How to File for Child Custody in Florida

by David Carnes
    Florida child custody law is based on the Uniform Child Custody Jurisdiction and Enforcement Act.

    Florida child custody law is based on the Uniform Child Custody Jurisdiction and Enforcement Act.

    George Doyle/Stockbyte/Getty Images

    In Florida, the legal relationship between a child and a divorced or separated parent is determined by a parenting plan that must be submitted by the parents and approved by a Florida family court. The court may authorize one parent to make critical decisions regarding the child's welfare, such as where he will live or where he will go to school, or it may allow the parents to jointly decide such issues. The basic legal standard that applies to child custody arrangements is the "best interests of the child."

    Step 1

    Determine the appropriate court in which to file for child custody. If you are undergoing divorce proceedings, the court handling the divorce is most likely to be the appropriate court to handle child custody matters. Otherwise, select the circuit court with jurisdiction over the child's residence.

    Step 2

    Complete a Petition to Determine Paternity and For Related Relief, if you are not married to the child's other parent. This petition requires you to identify yourself and your relationship to the child, state details about the child's conception and your sexual relationship with the child's other parent, state where the the child currently resides with his mother or father, state your preferences for custody and visitation, request child support payments and provide other information. You must sign this document in the presence of a notary public.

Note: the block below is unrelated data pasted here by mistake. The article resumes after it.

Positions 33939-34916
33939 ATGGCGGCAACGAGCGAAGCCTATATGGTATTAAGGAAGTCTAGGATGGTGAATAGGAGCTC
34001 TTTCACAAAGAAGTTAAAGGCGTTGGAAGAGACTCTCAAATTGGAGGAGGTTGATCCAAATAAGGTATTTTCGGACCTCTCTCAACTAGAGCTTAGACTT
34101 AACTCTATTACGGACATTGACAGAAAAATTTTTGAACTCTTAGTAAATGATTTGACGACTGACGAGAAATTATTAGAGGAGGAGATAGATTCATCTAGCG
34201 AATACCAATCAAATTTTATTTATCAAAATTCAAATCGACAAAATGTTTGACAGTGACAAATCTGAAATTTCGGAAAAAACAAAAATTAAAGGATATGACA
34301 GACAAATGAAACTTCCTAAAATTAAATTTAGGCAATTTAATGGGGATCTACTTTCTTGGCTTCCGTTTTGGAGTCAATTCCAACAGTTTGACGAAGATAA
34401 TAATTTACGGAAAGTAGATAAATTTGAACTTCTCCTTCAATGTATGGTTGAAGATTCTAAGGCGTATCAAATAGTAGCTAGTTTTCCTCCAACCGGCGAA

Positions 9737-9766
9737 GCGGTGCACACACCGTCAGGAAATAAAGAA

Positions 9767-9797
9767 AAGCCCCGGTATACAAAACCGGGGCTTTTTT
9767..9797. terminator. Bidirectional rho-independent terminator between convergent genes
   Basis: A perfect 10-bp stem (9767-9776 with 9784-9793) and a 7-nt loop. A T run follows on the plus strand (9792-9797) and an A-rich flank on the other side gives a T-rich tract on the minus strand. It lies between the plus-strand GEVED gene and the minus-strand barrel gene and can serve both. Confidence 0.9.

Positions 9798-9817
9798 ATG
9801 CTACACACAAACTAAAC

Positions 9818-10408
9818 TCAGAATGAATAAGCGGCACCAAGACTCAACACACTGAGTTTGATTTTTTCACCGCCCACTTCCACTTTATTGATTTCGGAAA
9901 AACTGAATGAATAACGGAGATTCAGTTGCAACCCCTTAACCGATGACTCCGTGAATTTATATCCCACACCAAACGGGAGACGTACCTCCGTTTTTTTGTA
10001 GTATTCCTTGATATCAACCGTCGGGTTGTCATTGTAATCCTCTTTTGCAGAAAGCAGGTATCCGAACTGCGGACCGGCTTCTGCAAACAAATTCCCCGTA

Step 3

    Prepare a Uniform Child Custody Jurisdiction and Enforcement Act (UCCJEA) Affidavit. This form requires you to provide information about the child in the form of sworn statements. You must sign it in the presence of a notary public.

    Step 4

    Complete a Family Law Financial Affidavit, which requires detailed information about your income and expenses. You must sign this form in the presence of a notary public.

    Step 5

    Prepare a Child Support Guidelines Worksheet. This form allows you to calculate how much child support, if any, to request. It requires your signature but not notarization.

    Step 6

    Prepare a parenting plan. The parenting plan must identify both parents, identify the child or children subject to the plan, state whether both parents agree to the plan, identify a preference for sole custody or joint custody with respect to decision-making authority concerning various aspects of the child's life, and describe preferred visitation arrangements. It must be signed by both parents in the presence of a notary public. If one parent refuses to sign, the court is entitled to determine the matters addressed by the parenting plan based on the best interests of the child. Even if both parents sign it, the court may refuse to honor it if it is not in the best interests of the child to do so.

    Step 7

    Complete a Notice of Social Security Number. This form requires you to reveal the birth date and Social Security numbers of yourself and your minor children. You must sign it in the presence of a notary public.

    Step 8

    File all of the foregoing documents with the court clerk of the appropriate Florida circuit court. The filing fee varies by jurisdiction. The court will set a hearing date and notify you.

    Things Needed

    • Petition to Determine Paternity and for Related Relief
    • Uniform Child Custody Jurisdiction and Enforcement Act (UCCJEA) Affidavit
    • Family Law Financial Affidavit
    • Child Support Guidelines Worksheet
    • Parenting Plan
    • Notice of Social Security Number

    Tips & Warnings

    • Although parents are generally entitled to visitation rights, the visitation rights of grandparents and other relatives are subject to the court's discretion.

    About the Author

    David Carnes has been a full-time writer since 1998 and has published two full-length novels. He spends much of his time in various Asian countries and is fluent in Mandarin Chinese. He earned a Juris Doctorate from the University of Kentucky College of Law.

    Photo Credits

    • George Doyle/Stockbyte/Getty Images